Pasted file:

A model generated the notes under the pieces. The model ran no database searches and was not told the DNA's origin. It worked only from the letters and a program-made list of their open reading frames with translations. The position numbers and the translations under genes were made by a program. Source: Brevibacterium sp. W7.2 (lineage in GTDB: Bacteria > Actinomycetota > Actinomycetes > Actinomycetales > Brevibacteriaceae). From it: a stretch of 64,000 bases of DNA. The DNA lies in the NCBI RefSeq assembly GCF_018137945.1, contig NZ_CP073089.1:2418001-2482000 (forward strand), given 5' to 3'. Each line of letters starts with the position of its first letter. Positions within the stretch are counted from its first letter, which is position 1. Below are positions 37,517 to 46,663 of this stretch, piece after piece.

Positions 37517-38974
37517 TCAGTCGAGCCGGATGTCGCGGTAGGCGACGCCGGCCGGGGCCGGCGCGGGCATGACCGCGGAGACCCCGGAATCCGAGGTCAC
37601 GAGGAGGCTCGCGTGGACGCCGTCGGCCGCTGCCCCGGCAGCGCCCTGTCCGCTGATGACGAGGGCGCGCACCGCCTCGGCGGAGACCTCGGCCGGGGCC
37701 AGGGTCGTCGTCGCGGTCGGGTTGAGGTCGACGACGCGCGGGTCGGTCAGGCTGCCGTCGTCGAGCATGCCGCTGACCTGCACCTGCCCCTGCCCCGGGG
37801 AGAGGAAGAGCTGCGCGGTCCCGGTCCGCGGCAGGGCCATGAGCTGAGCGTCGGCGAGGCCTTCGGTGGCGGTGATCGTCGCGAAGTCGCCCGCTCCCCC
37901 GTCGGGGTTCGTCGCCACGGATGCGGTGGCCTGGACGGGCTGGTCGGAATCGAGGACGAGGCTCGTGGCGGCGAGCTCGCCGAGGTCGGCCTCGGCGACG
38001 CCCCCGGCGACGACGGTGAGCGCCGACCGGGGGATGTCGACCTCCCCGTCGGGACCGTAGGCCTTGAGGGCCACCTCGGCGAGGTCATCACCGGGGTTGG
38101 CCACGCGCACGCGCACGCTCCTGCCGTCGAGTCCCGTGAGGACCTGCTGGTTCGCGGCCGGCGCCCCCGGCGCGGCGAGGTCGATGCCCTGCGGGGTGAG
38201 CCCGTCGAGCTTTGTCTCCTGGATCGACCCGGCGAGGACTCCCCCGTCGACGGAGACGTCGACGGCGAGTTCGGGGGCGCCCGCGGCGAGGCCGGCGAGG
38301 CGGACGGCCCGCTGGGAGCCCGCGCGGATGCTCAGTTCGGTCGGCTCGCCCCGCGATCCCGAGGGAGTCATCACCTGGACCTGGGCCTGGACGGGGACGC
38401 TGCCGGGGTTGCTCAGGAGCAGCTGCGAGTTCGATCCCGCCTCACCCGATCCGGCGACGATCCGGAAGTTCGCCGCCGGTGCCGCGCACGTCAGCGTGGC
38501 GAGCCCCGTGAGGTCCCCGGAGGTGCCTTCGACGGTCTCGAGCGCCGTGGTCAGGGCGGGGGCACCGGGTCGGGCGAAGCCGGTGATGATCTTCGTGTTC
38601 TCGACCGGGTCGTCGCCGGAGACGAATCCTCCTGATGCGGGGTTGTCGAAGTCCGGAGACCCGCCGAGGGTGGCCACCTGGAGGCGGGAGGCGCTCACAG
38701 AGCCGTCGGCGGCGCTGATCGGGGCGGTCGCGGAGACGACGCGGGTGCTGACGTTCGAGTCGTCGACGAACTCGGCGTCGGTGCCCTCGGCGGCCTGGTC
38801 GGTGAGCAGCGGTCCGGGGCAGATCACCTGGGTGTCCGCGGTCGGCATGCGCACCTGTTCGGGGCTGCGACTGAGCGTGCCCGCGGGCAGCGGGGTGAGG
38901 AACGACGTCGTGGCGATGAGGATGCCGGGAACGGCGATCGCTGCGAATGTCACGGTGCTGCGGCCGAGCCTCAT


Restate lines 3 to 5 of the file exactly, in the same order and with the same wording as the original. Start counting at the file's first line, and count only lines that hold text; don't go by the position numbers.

37517 TCAGTCGAGCCGGATGTCGCGGTAGGCGACGCCGGCCGGGGCCGGCGCGGGCATGACCGCGGAGACCCCGGAATCCGAGGTCAC
37601 GAGGAGGCTCGCGTGGACGCCGTCGGCCGCTGCCCCGGCAGCGCCCTGTCCGCTGATGACGAGGGCGCGCACCGCCTCGGCGGAGACCTCGGCCGGGGCC
37701 AGGGTCGTCGTCGCGGTCGGGTTGAGGTCGACGACGCGCGGGTCGGTCAGGCTGCCGTCGTCGAGCATGCCGCTGACCTGCACCTGCCCCTGCCCCGGGG